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Reality check of the day

with 2 comments

From the 4/18 New York Times:

In Haiti, where three-quarters of the population earns less than $2 a day and one in five children is chronically malnourished, the one business booming amid all the gloom is the selling of patties made of mud, oil and sugar, typically consumed only by the most destitute.

“It’s salty and it has butter and you don’t know you’re eating dirt,” said Olwich Louis Jeune, 24, who has taken to eating them more often in recent months. “It makes your stomach quiet down.”

An isolated incident?  Lindsey‘s got a front-line look at what’s going on the Philippines:

“…Reports from the UN state that about 57 percent of Filipino households don’t get enough food daily.  Logic says that the number of families without enough to eat will only escalate now that their main staple [rice] is increasingly more expensive.  Specifically, the cost of rice has gone up 50 percent in the last two months, doubling since 2004.  Experts say it could rise an additional 40 percent.”

$4 gas a problem?  Depends.  Does it mean giving up going out to eat, or eating at all? 

Written by Jen Szymanski

April 29, 2008 at 5:13 pm

2 Responses

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  1. It’s good to know someone is addressing this. It’s all one disgusting free market. As the cost of gas rises globally, Americans may find their vacations shortened and people on the other side of things (like Haiti, like the Philippines) will see their food, that they already don’t get enough of, escalate in price until they’re eating dirt or their children are working as prostitutes. And as for those in the Philippines who rely on gas to make a living (cab drivers, tricycle drivers, jeepney drivers) well…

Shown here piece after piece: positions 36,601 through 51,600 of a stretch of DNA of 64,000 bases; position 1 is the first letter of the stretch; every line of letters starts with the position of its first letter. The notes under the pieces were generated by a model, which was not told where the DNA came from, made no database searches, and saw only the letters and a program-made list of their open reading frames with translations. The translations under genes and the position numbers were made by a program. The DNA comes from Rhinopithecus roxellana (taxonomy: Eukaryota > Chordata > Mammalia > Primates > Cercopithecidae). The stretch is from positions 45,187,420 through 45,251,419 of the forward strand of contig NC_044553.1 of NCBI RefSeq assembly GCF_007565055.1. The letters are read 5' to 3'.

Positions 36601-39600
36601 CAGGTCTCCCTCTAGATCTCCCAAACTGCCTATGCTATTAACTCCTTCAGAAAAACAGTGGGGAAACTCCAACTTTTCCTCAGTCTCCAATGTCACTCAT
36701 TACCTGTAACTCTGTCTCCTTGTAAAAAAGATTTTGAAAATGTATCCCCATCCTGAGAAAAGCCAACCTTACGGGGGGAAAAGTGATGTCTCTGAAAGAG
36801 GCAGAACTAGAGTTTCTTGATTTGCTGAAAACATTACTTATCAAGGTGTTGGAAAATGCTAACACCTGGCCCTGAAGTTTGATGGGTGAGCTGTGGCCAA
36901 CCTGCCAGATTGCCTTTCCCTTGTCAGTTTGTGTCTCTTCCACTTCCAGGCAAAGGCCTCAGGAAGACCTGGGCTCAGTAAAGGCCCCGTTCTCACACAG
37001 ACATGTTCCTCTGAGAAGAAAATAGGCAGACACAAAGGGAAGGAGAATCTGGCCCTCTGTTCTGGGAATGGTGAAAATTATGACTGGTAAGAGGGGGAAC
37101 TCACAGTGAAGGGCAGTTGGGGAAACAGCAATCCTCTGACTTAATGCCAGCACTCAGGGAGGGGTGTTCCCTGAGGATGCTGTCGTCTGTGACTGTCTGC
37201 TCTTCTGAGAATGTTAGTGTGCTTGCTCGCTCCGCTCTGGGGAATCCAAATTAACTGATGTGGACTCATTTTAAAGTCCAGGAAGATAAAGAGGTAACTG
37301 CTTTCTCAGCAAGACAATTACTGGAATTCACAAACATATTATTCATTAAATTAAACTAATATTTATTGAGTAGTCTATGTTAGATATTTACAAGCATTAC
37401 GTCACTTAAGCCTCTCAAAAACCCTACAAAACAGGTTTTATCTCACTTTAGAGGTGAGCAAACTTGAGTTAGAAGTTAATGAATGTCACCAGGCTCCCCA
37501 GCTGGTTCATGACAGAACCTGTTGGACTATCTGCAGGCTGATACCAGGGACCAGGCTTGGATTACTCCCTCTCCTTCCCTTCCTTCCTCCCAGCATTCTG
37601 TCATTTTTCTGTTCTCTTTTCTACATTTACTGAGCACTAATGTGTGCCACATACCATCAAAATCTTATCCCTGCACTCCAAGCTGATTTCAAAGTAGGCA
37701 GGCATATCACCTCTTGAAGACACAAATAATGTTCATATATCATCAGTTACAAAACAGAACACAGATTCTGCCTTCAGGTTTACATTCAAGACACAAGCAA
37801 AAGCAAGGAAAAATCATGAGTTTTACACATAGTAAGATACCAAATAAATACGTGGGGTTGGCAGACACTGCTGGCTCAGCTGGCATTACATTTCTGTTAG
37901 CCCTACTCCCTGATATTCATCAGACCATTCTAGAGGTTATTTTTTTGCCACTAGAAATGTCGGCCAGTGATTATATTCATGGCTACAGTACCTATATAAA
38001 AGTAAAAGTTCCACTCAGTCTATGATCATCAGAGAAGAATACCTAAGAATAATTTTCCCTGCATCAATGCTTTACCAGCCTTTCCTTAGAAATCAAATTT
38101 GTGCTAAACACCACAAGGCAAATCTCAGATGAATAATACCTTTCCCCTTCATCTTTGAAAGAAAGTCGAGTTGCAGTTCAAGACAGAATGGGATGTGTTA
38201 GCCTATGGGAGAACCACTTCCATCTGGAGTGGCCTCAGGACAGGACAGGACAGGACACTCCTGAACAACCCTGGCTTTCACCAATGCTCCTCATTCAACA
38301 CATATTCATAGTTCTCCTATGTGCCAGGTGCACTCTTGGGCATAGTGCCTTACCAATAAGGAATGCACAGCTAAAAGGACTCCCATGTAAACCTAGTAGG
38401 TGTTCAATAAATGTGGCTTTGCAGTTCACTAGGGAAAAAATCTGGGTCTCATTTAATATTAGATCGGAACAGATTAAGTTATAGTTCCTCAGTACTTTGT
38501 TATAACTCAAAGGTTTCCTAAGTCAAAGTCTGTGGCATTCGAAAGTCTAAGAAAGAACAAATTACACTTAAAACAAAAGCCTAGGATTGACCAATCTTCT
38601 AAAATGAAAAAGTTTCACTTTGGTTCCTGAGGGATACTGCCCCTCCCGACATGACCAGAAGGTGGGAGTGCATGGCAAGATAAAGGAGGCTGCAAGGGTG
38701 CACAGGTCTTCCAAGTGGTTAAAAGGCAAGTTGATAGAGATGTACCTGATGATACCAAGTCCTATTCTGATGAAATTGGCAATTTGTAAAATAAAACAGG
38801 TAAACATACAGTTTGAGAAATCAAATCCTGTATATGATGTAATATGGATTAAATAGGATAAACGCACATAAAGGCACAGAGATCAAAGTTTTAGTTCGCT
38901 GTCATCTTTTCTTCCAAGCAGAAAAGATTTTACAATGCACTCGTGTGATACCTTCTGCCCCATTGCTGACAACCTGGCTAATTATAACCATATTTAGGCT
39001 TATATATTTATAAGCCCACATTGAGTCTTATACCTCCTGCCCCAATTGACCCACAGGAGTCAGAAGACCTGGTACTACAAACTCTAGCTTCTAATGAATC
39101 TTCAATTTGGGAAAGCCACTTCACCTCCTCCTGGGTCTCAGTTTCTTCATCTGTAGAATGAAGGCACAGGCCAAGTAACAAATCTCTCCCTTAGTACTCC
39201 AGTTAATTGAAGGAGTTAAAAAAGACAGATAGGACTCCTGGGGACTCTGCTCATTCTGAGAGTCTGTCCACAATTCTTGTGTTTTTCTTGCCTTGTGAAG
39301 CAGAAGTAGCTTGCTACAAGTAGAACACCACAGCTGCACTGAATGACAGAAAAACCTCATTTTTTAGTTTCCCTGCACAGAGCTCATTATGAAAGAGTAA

Last week I was taking a cab home (which I don’t often do) as the hour was very late and I was traveling alone. The cab driver kept nodding off. “Kuya,” I said, trying to keep him awake as much as gain insight. “How many hours have you been driving the cab?”
    He glanced at the dashboard clock. “Since seven this morning,” he said. It was 10 at night.
    “Can’t you go home?” I asked.
    He replied that he hadn’t met his quota yet, meaning he hadn’t made enough money to pay the car’s owner for its use that day, as well as covering the cost of gas. After 15 hours of work, he still had yet to break even.


    May 2, 2008 at 8:12 am

  2. While I like to (perhaps incorrectly) consider myself to be more enlightened than the person complaining about $4 for a gallon of gas after just paying $1 for a 20-ounce bottle of water (≈6.40/gallon), articles like this make me feel like a disgusting glutton.


    May 31, 2008 at 5:43 pm

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